Camillo: The Case Against Tolls in CT

Op-Ed from State Rep. Fred Camillo (R-151st) on the subject of tolls

Connecticut has a proud history. Home to transformative inventions, world changing
manufacturing, and national leaders, good old Connecticut Yankee ingenuity cemented our place in a young, growing nation. That legacy has recently been diminished, but for many, regaining our standing as a producer and economic leader is priority number one. That endeavor should not include more taxes, including tolls, to get there. Such thinking and action has already failed miserably.

Unfortunately, the first Democratic toll proposal has been filed. While not surprising, since many Democratic candidates pledged support for tolls during the recent campaign, it still concerns thousands of Connecticut residents who are looking at yet another hit to their wallets.

Some estimates have teachers commuting from Trumbull to Greenwich paying approximately $1620 per year. How is that helpful to those teachers and their families?

Riverbank Farms, which comes from Roxbury to Greenwich twice a week for 6 months to
deliver to farmer’s markets, would pay an additional $372 per year just for their Greenwich trips. How does that benefit that company or the consumers in Greenwich that will be looking at higher prices due to the tolls?

A local Greenwich trucking business estimates its yearly toll costs will exceed $72,000! That extra cost will surely be passed on to consumers who will already be paying their own toll costs.

Tolls disappeared from our roads in the late 80s and at that time, there were only 14 toll plazas. This new proposal would call for a per mile rate comparable to neighboring state. Proponents argue these are different from the old ones, and they are correct. The new gantries provide for a free flow of traffic, so the safety issues are reduced. However, that is and has never been the point of contention. The issue is purely economical. Let’s examine the arguments, both pro and con.

Proponents correctly point out that our neighboring states have them. They also cite that at least 30% of the revenue would come from out of state residents. Why not have someone other than Connecticut residents foot some of the bill? Okay, that is a fair point. On the flip side, which they don’t say, is that 70% would come from Connecticut pockets.

Regarding the former, the fact that states on our borders have tolls doesn’t prove their presence equates to well-maintained roads and good economic fortunes. On a recent drive to South Carolina and Florida, I drove through several states that did not have tolls, yet had well maintained roads and are doing quite well economically. So, when we look at the northeast states that do toll, many seem to not be the equal of their southern counterparts. That is certainly not the reason for the disparity in economic fortunes, but it most certainly hasn’t helped those of us in the northeast.

Pro-toll legislators point to a study that suggests $1 billion in revenue will come to our small state from toll revenue. That does not take into account the high cost to operate AND collect these toll charges. It is also hard to imagine when our bigger neighbor, Massachusetts, brings in only $400 million, and can’t even collect on all of that as evidenced by the trouble they have collecting money from out of state drivers who pass through the state without an EZ Pass.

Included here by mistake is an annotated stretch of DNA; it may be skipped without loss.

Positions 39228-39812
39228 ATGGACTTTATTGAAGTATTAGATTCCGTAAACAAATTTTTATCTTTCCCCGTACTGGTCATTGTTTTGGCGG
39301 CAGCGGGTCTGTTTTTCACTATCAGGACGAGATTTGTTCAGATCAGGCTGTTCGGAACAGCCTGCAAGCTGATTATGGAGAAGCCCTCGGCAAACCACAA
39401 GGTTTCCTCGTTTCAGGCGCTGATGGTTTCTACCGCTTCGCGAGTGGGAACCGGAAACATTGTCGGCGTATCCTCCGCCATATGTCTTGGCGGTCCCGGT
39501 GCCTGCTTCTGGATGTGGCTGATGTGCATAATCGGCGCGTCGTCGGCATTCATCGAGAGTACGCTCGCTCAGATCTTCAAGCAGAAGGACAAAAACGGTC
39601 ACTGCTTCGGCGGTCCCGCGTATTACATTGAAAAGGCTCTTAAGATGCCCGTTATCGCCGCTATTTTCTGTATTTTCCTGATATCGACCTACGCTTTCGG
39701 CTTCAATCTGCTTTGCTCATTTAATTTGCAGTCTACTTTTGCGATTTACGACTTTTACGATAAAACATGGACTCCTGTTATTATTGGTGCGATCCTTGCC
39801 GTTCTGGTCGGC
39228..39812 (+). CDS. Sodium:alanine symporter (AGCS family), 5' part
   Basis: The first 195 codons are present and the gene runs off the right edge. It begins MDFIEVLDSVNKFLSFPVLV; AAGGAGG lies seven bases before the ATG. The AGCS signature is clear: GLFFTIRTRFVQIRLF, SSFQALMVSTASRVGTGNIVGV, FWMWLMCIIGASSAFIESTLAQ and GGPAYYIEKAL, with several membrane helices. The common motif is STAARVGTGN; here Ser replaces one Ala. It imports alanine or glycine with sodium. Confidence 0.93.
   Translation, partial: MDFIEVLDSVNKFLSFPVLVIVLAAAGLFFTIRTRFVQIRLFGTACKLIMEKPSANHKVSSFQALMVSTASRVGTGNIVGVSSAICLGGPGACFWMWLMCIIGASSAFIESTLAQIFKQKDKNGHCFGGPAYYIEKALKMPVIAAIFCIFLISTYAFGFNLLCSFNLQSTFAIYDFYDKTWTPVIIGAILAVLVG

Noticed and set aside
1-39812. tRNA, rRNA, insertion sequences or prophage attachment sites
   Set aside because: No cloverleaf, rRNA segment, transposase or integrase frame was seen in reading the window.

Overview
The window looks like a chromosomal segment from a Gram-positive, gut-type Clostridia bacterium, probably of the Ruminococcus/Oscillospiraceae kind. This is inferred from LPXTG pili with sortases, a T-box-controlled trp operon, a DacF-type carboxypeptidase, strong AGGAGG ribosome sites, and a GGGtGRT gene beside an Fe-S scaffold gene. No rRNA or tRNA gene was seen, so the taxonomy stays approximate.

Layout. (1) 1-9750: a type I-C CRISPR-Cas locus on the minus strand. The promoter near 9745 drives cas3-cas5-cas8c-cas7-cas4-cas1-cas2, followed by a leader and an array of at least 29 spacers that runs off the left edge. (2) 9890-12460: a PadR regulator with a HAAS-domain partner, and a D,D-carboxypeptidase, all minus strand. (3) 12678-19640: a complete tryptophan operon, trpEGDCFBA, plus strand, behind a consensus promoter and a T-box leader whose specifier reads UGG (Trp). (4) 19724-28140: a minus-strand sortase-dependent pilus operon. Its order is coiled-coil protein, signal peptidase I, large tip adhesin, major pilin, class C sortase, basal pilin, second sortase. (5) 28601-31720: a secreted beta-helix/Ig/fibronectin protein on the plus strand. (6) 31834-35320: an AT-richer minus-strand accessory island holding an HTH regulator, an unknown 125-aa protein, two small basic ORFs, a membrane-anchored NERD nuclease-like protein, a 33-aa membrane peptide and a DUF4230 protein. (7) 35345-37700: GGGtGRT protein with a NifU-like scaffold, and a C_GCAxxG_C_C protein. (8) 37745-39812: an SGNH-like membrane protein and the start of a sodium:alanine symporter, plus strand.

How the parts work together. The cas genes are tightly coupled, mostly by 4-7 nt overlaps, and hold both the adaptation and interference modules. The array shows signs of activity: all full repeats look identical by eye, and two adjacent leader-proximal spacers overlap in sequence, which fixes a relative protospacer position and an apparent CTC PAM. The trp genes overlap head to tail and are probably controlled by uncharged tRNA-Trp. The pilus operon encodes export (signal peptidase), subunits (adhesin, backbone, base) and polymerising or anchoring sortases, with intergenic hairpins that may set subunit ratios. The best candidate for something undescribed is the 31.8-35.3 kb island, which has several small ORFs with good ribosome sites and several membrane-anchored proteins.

Moreover, these fees/taxes will most likely increase each year. In other states with tolls, amounts charged have gone up annually, 3.2% per vehicle and 3.6% per commercial vehicle. This fact must be considered, too.

What are the options?

In addition to all important better fiscal management and restraint, let’s start with keeping the weigh stations open longer and more consistently, which will bring in much needed revenue stemming from truck violations. When the weigh stations were operated by the state troopers, they were open more, brought in more revenue, and got unsafe trucks off the road, especially at the borders.

Secondly, with a Special Transportation Fund (STF) lock box having been passed via
referendum in November, we should see money intended for transportation-related uses finally being used for such purposes. The yearly raids on the STF have been costly and made worse by highly questionable spending. For example, Connecticut spends over $100,000 per mile on administrative costs, compared with a state national average of $9,600, over ten times that national average! That should be considered before mandating our taxpayers pay one dime on tolls.

Another example of exorbitant spending is the New Britain Busway, a project that cost taxpayers almost three quarters of a billion dollars for just 9.1 miles of road, tearing up light railway in the process. So, let’s give a protected STF a chance to do what it was created for.

Ultimately, the evidence shows that state residents have and are still paying enough to address transportation infrastructure. The knee jerk reaction that is this toll proposal will only exacerbate the exodus from our beautiful state. We need real, concrete, and time tested solutions, which are staring us in the face, not more revenue grabs.

Let’s all work together to stop ideas and legislation that are punitive and a continuation of decades of failure, and instead return to what made Connecticut an economic leader, a
destination, and a place we are proud to call home.